Doctors labeled “unprofessional” by a misogynistic study for posting bikini pics protest by posting even more!
Should surgeons and other medics who wear bikinis in their free time be called “unprofessional”?
Recently, the Journal of Vascular Surgery published a study that condemns young vascular surgeons, particularly women, who post pictures in swimsuits on their personal social media accounts. According to the piece, these medics have an “unprofessional social media behavior”.
In case you wanna know what’s happening in doctor twitter today: a “scientific” publication just announced that holding alcoholic drinks and wearing bikinis are unprofessional behaviors for a doctor.
What till they hear that med schools started letting women wear pants! pic.twitter.com/waoKfWW4qE
— Dr. M (@MaaloufMD) July 24, 2020
What the controversial study tries to prove is that publicly available social media content “may affect patient choice of physician, hospital, and medical facility”. In other words, if a surgeon posts a bikini photo on their Instagram account, for example, patients may find their reputation questionable and choose another doctor for their treatment.
Surgeons can wear bikinis. ❤️🇲🇽 #medbikini pic.twitter.com/VFf4tHzsUS
— Daisy Sanchez (@ladaisysanchez) July 25, 2020
Pictures showing the young surgeons with a drink in their hand are also treated with the same prejudice by the researchers involved.
#MedBikini bc I’m in a hospital at 4 am, and if you don’t think 12 mi hikes, beers, and bikinis don’t make me a better doctor you’re nuts. pic.twitter.com/0M7kGpWxFv
— Lauren Agoubi (@laurenagoubi) July 24, 2020
The article, called “Prevalence of unprofessional social media content among young vascular surgeons”, states:
“Such content has the potential to affect professional reputation among peers and employers.”
Last time I checked, I can wear whatever I want. #MedTwitter #medbikini pic.twitter.com/pij7HJGi0U
— Kesia (@KesiaNguyen) July 25, 2020
The piece sparked a wave of online unrest. It was also the reason for the viral hashtag #MedBikini on Twitter.
I am a woman in medicine who loves to travel to tropical locations and dress accordingly. I will not wear my white coat and scrubs to Hawaii. This does not make me unprofessional or less intelligent or compassionate compared to my male colleagues. #medbikini #girlmedtwitter pic.twitter.com/RmCQBnUme6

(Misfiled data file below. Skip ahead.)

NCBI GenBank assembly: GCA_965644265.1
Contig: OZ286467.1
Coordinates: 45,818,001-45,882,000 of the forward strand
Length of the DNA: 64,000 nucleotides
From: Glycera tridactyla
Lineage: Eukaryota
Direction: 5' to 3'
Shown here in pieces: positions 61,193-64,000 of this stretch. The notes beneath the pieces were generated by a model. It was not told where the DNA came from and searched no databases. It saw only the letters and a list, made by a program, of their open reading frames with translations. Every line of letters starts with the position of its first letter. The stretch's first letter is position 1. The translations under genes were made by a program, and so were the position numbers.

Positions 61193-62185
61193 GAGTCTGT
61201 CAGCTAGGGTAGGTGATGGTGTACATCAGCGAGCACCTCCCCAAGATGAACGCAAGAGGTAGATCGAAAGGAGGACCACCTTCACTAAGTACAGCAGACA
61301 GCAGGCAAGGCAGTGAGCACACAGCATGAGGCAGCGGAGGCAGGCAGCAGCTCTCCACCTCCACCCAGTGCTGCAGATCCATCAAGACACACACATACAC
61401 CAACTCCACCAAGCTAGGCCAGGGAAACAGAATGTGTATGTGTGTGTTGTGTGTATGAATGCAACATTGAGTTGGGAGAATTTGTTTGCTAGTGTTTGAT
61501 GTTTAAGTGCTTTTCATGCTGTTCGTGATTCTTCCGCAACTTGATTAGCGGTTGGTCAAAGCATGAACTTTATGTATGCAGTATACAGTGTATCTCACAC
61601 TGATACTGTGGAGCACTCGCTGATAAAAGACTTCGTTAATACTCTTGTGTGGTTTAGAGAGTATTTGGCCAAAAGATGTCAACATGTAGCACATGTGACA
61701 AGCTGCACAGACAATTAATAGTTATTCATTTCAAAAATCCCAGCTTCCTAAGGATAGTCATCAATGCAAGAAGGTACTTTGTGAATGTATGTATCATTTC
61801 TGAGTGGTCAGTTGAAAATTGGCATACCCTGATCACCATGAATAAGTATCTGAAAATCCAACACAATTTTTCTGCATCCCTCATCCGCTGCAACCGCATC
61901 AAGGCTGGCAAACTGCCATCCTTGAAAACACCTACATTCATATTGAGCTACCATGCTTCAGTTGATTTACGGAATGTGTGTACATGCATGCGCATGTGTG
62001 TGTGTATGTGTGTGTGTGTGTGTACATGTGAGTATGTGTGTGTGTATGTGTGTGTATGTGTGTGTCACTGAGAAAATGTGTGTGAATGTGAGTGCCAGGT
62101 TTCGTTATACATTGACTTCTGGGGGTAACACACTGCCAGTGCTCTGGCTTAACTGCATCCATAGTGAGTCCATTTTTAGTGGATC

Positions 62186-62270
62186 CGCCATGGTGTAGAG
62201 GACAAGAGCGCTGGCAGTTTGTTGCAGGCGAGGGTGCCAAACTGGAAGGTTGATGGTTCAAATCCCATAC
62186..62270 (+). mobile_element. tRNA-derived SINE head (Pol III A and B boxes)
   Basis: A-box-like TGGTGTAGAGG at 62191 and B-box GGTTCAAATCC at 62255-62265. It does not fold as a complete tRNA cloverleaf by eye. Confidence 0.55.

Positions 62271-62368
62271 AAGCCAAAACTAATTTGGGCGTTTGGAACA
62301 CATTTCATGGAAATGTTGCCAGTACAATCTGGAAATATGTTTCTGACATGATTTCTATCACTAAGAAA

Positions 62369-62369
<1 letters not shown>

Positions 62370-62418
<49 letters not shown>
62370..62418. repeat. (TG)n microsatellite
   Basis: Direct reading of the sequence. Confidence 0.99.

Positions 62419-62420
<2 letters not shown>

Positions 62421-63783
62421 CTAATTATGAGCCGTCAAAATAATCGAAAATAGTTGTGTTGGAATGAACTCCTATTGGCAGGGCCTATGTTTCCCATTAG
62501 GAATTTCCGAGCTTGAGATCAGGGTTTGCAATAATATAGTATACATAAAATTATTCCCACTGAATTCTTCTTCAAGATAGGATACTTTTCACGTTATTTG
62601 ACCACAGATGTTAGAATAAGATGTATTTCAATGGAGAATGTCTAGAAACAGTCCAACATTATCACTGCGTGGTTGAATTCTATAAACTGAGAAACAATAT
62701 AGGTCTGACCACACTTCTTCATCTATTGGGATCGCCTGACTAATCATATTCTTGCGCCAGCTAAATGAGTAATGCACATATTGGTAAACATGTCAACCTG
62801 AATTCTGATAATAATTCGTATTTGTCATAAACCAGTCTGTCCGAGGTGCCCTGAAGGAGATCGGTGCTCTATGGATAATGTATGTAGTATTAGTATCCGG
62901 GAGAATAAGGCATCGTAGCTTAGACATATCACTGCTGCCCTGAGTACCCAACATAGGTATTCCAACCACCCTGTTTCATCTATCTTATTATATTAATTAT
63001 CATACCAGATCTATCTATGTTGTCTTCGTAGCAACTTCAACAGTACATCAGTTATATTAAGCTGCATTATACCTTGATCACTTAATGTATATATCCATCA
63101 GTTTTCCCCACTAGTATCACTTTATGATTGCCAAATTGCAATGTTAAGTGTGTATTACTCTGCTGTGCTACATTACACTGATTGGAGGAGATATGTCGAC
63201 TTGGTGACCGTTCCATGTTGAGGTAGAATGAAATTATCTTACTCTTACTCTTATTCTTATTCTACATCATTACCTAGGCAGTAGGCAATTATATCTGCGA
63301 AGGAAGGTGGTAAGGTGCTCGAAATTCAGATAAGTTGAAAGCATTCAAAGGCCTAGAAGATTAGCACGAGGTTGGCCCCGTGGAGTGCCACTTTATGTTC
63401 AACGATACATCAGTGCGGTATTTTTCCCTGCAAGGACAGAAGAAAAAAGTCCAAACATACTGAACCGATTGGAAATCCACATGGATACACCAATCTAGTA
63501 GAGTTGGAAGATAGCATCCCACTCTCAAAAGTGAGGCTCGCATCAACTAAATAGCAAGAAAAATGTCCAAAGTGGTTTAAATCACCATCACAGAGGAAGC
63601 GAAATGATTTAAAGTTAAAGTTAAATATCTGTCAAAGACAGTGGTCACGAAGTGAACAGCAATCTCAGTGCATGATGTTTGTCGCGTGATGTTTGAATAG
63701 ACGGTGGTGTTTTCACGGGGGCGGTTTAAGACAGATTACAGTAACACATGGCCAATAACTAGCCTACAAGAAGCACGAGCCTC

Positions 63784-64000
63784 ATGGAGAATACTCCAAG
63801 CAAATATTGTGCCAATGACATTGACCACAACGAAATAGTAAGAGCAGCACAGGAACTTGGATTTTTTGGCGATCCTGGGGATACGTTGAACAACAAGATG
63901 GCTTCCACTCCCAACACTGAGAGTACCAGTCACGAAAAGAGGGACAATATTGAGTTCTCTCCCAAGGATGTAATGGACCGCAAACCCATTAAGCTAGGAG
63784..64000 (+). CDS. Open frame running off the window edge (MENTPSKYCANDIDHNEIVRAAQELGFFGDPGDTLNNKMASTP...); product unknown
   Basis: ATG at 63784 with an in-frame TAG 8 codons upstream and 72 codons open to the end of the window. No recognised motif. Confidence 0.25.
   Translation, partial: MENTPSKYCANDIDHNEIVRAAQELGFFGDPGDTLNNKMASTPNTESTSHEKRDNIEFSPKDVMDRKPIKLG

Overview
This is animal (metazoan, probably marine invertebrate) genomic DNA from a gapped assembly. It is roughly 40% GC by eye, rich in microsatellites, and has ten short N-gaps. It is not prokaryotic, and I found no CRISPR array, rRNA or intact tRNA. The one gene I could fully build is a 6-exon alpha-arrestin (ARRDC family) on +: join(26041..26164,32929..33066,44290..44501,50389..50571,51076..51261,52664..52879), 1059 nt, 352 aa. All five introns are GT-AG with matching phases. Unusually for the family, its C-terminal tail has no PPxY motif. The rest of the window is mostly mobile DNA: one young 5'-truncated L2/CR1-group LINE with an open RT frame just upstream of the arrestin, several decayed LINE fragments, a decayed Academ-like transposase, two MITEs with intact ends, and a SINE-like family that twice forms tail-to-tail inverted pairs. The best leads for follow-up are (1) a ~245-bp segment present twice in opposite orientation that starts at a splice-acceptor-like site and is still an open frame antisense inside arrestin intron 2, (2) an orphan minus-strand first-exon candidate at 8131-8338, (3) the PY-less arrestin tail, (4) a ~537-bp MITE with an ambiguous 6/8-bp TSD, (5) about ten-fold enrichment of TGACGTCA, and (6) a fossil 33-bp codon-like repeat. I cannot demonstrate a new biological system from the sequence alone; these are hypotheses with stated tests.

— s⁷ (@stephlococcus) July 23, 2020
Healthcare workers all over social media are questioning the misogyny embedded in the medical community, Comic Sands notes. After all, doctors are human beings just like everybody else. They are adults who have the right to drink alcohol sometimes and wear bikinis in their free time.
Now I know some of you may be thinking “wow she owns a swimsuit, how unprofessional”, but all I’m thinking is “wow look at my sternocleidomastoids”.#MedBikini pic.twitter.com/xOwXTV7p9Q
— Natalie Wall, MD (@nataliemwall) July 24, 2020
What’s more, some of the understandably offended medics speculate the whole study is a hoax. They believe that some of the researchers created fake social media accounts to stalk on doctors’ personal pages so they can produce their results.
So this study was published shaming physicians for being “unprofessional” by wearing bikinis or holding a beer in a photo? And the study was conducted by 3 men who created fake social media accounts to spy on applicants?
This “study” must be retracted.#MedTwitter #MedBikini pic.twitter.com/h3SXs3YXUO
— Nicolas Leighton (@NickLeighton12) July 24, 2020
Responding to the immense backlash, the journal retracted the piece. In an official statement, they wrote:
“We offer an apology to every person who has communicated the sadness, anger, and disappointment caused by this article.”
Editor’s Statement Regarding “Prevalence of unprofessional society media content among young vascular surgeons” pic.twitter.com/JAoFgcRtPx
— J Vascular Surgery (@JVascSurg) July 25, 2020
However, MDs and other healthcare workers stress that a simple apology is not enough to fix the issue. Meanwhile, the hashtag #MedBikini continues to gain popularity.
Ha! Found a selfie in a bikini. To the 28 year old “researcher” who says this is unprofessional for women doctors, I’m old enough to be your grandmother. #MedBikini pic.twitter.com/84CKW9nfhz
— Trisha Greenhalgh 😷 #BlackLivesMatter (@trishgreenhalgh) July 24, 2020
Turns out I can wear a bikini and be a surgeon. Gasp! 😱 pic.twitter.com/TA8WlssJJd
— Daisy Sanchez (@ladaisysanchez) July 24, 2020
I promise me posting a picture in a bikini has ZERO impact on me being professional #MedBikini pic.twitter.com/oSkLw5ImYT
— Lex🦋 (@_itsLex) July 25, 2020
People are even having fun with the whole unpleasant situation.
How unprofessional is this life jacket? #medbikini pic.twitter.com/RAuGeik3zD
— Ortho PA-C (@al_ortho) July 24, 2020
I now realise wearing a bikini is potentially unprofessional conduct but what about an Eeyore onesie? Asking for a friend (apologies to my daughters whose lives are apparently no longer worth living). #MedBikini pic.twitter.com/CH7j2FVuRM
— David Adam (@drdadam) July 25, 2020
Am I doing it right? #professionalism #MedBikini #MedTwitter pic.twitter.com/nq1C8JjlSE
— Rachel Bocchino (@RachelBocchino) July 25, 2020
What do you think about misogyny and prejudice in the medical community? Have you ever been labeled “unprofessional” for enjoying your free time? Let us know in the comment section!